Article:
Expanding Medical Assistance in Dying Will Have Devastating Effects on Canadians with Disabilities

  • 10 mars 2023
  • Lorin MacDonald

This article was originally published by Canadian Lawyer magazine.

Medically assisted death should not be more accessible than appropriate supports

There is a proliferation of news reports of people with disabilities considering medical assistance in dying (MAiD). The legislative expansion of MAiD, scheduled to take effect on March 17, 2023, would lift the current ban for those whose sole condition is mental illness, provided they meet all other criteria. This expansion would cause Canada to have one of the most liberal euthanasia laws in the world. However, the uproar from the medical community has forced the federal government to change course, committing to a legislative amendment to extend the ban, thereby permitting the additional study of proper safeguards. This amendment will occur once the House of Commons and Senate resumes sitting at the end of January.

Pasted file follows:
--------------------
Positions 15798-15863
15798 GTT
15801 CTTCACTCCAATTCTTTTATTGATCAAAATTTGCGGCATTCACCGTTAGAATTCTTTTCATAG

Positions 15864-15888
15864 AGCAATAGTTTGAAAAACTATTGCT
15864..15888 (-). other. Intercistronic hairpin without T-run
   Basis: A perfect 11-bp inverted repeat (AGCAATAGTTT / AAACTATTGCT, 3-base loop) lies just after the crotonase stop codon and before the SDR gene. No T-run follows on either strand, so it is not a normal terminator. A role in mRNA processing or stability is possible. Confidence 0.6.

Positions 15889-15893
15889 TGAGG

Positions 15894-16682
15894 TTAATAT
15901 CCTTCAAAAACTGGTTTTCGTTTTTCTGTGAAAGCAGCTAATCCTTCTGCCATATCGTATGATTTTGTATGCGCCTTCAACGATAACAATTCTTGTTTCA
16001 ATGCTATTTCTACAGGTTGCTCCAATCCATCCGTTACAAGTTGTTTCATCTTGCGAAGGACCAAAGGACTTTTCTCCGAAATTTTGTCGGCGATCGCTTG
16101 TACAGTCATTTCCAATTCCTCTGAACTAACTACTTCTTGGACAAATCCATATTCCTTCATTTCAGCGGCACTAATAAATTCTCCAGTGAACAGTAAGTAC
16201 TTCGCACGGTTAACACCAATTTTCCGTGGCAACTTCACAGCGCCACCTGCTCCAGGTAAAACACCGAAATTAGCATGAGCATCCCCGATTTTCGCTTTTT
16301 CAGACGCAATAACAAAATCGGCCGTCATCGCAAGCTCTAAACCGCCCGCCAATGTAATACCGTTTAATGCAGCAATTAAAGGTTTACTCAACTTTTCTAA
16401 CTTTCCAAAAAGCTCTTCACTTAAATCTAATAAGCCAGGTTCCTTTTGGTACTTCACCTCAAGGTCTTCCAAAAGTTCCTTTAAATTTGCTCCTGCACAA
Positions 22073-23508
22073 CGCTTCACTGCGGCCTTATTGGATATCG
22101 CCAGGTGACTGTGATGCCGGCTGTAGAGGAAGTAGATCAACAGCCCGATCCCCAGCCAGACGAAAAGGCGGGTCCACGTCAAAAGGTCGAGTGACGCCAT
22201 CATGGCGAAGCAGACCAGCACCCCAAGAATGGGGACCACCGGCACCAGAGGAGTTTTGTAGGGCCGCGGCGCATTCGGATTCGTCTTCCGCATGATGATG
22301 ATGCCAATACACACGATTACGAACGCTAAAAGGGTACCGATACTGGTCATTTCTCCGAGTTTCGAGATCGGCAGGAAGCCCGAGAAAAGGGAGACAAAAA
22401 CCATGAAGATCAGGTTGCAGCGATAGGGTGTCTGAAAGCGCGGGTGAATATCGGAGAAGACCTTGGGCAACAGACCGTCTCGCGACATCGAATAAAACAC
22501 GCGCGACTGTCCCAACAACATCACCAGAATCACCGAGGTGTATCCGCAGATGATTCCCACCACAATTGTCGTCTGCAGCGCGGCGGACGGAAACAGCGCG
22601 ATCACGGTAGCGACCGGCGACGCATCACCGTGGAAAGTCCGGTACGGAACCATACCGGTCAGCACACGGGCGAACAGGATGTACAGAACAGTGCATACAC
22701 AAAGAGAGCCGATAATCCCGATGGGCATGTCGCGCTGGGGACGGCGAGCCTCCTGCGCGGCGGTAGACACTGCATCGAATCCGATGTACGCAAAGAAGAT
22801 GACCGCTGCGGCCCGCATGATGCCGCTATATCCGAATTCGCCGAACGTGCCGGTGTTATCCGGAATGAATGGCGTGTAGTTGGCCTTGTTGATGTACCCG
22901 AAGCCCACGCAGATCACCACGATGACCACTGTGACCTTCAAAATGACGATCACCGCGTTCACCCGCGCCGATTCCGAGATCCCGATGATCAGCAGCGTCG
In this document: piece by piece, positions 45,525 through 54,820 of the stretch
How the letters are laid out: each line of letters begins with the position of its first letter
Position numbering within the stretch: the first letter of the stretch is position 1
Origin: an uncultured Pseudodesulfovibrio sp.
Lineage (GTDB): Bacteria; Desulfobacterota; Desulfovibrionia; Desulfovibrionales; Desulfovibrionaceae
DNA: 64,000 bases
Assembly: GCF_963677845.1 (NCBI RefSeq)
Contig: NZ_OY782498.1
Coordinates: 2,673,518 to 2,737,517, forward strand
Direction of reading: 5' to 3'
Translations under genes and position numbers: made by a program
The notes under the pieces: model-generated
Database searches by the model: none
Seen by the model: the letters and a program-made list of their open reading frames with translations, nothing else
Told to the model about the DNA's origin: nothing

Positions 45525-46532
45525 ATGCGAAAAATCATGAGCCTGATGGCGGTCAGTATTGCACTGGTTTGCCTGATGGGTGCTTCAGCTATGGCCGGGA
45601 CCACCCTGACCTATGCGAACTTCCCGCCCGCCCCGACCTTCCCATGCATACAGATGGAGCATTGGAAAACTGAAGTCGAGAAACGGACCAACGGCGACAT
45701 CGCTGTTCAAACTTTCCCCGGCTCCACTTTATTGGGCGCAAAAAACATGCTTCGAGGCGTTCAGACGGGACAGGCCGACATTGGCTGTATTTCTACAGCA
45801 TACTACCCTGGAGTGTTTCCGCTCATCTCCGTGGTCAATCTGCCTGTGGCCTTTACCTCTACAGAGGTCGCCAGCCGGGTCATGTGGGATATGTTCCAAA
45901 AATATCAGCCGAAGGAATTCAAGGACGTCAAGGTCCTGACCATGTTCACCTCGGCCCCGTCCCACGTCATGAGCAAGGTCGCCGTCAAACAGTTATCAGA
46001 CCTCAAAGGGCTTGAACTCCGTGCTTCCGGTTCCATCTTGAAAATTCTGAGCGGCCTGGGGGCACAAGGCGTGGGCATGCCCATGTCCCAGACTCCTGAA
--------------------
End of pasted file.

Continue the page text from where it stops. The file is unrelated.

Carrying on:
As a human rights lawyer, a disability advocate, and a woman born with a disability, I find these trends troubling. I believe MAiD is the outcome of Hobson’s choice, which refers to the illusion that multiple options are available. In a “take it or leave it” scenario, “leaving it” is no longer tenable for many Canadians with disabilities, given today’s climate.

An online campaign for change called No Options, No Choice brings these issues to the forefront: “When Canadians are at their most vulnerable, they should be provided with meaningful options to live before they are provided with options to die.” The campaign aims to share stories of Canadians living with life-threatening illnesses, disabilities, and mental illness, thereby mobilizing our collective responsibility to ensure we all live with dignity.